If the moving party satisfies Rule 56 by demonstrating the absence of any genuine issue of material fact, the burden shifts to the party resisting summary judgment to "set forth specific facts showing that there is a genuine issue for trial."[13] The nonmoving party "must do more than simply show that there is some metaphysical doubt as to the material facts"; he "must produce specific evidence, through affidavits or admissible discovery material, to show that" there is a sufficient evidentiary basis on which a reasonable fact finder could find in his favor.[14]

A. The Evidentiary Record on Summary Judgment

Because the summary-judgment procedure is the pretrial functional equivalent of a directed-verdict motion, it requires the same caliber of evidence that would be admitted at trial.[15] The court only considers properly authenticated, admissible evidence in deciding a motion for summary judgment.[16] Authenticity must be affirmatively shown: to admit a document that supports or opposes summary judgment, the proponent must offer "evidence sufficient to support a finding that the matter in question is what its proponent claims." Merely attaching evidence is insufficient.[17] If a party fails to authenticate evidence in support of its position, I may exclude it. Documents may be authenticated in two ways: (1) through personal knowledge by a party who attests that the document is what it purports, [18] or (2) in any other manner allowed by Federal Rules of Evidence 901(b) (which provides ten ways to authenticate) or 902 (which allows certain self-authenticating documents that "require no extrinsic evidence of authenticity").[19]

The defendants submit 18 exhibits in support of their motion for summary judgment. Exhibits A, B, and C are registers of actions printed from www.clarkcountycourts.us, [20] which is the website for Nevada's Eighth Judicial District Court and the Las Vegas Township Justice Court.[21] These exhibits reflect state criminal actions filed against Carrillo, provide dispositions of those charges, and are essentially printouts of state-court dockets. Judicial notice does not authenticate an exhibit, but it may allow the court to make limited use of one. Under Federal Rule of Evidence 201, courts may take judicial notice of any fact "not subject to reasonable dispute in that it is either (1) generally known within the territorial jurisdiction of the trial court or (2) capable of accurate and ready determination by resort to sources whose accuracy cannot reasonably be questioned."[22] Judicial notice is properly taken of proceedings in other courts, in and out of the federal system, when those proceedings relate to matters at issue.[23] Because the information contained in these documents is capable of ready and accurate determination by a source whose accuracy cannot be reasonably questioned, I take judicial notice of Exhibits A, B, and C, but I do not rely on them in analyzing disputed facts.[24]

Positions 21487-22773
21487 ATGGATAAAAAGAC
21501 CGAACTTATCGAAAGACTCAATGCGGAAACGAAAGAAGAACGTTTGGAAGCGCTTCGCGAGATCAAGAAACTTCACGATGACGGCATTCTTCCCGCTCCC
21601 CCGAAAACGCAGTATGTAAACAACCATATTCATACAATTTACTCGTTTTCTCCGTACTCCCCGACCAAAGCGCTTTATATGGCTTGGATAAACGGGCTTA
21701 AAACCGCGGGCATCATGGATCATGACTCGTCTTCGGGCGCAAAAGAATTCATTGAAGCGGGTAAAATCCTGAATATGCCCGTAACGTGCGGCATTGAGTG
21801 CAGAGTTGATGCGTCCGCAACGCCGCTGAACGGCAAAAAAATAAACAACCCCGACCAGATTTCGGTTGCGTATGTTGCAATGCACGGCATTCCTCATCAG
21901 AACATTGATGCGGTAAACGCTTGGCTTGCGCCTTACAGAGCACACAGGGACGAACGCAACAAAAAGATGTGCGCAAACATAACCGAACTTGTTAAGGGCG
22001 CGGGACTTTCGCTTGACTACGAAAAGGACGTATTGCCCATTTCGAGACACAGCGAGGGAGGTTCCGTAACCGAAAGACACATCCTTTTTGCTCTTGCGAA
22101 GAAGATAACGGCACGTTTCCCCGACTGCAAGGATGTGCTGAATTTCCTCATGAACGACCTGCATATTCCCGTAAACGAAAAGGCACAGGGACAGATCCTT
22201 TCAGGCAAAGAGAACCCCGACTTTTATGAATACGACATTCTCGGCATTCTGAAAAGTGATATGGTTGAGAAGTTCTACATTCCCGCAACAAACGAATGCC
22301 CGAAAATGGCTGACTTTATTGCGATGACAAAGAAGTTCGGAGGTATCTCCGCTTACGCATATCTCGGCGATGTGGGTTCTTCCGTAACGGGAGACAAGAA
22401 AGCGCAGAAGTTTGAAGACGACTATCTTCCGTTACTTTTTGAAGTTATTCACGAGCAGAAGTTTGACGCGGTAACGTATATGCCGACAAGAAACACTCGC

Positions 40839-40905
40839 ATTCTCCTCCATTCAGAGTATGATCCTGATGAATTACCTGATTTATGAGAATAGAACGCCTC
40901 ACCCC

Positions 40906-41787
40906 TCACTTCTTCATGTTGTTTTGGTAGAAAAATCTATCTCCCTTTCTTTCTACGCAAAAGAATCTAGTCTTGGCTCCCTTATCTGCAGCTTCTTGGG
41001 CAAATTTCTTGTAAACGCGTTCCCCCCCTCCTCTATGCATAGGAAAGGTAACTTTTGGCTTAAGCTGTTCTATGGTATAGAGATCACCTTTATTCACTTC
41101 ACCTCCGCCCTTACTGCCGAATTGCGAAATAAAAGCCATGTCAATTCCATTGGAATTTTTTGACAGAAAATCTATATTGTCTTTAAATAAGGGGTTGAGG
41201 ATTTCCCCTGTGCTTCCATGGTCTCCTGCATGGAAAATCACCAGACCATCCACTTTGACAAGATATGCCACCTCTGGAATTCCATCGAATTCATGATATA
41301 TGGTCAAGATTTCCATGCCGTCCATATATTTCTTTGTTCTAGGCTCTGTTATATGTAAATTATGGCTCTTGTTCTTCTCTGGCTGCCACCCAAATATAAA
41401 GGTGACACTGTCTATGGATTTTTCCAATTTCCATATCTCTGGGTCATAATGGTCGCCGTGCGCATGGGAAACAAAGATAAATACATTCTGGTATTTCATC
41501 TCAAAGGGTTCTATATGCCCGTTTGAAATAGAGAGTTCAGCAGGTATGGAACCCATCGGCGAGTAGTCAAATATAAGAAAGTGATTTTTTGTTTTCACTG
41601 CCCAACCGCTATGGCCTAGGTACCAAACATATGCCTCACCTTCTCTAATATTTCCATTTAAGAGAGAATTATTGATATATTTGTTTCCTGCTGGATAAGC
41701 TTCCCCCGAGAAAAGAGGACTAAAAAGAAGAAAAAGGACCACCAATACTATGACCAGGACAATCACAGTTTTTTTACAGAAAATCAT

Exhibits D, E, F, and H are civilian and employee statements taken by LVMPD that include the certification: "I do hereby certify that I have truly and correctly transcribed the sound recording in the above entitled matter."[25] A typed name appears after the certification.[26] There is no actual signature or authenticating affidavit. And there is no under-penalty-of-perjury language for either the transcriber or the witness. Unsworn declarations must comport with 28 U.S.C. § 1746(2), which requires the following language in substantially this form: "I declare (or certify, verify, or state) under penalty of perjury that the foregoing is true and correct. Executed on (date). (Signature)." These documents lack this guarantee of truthfulness. Although they are also similar to transcripts of deposition testimony, these documents similarly fail to meet the authentication requirements for transcripts. To authenticate a deposition transcript, the party must attach the deposition cover ...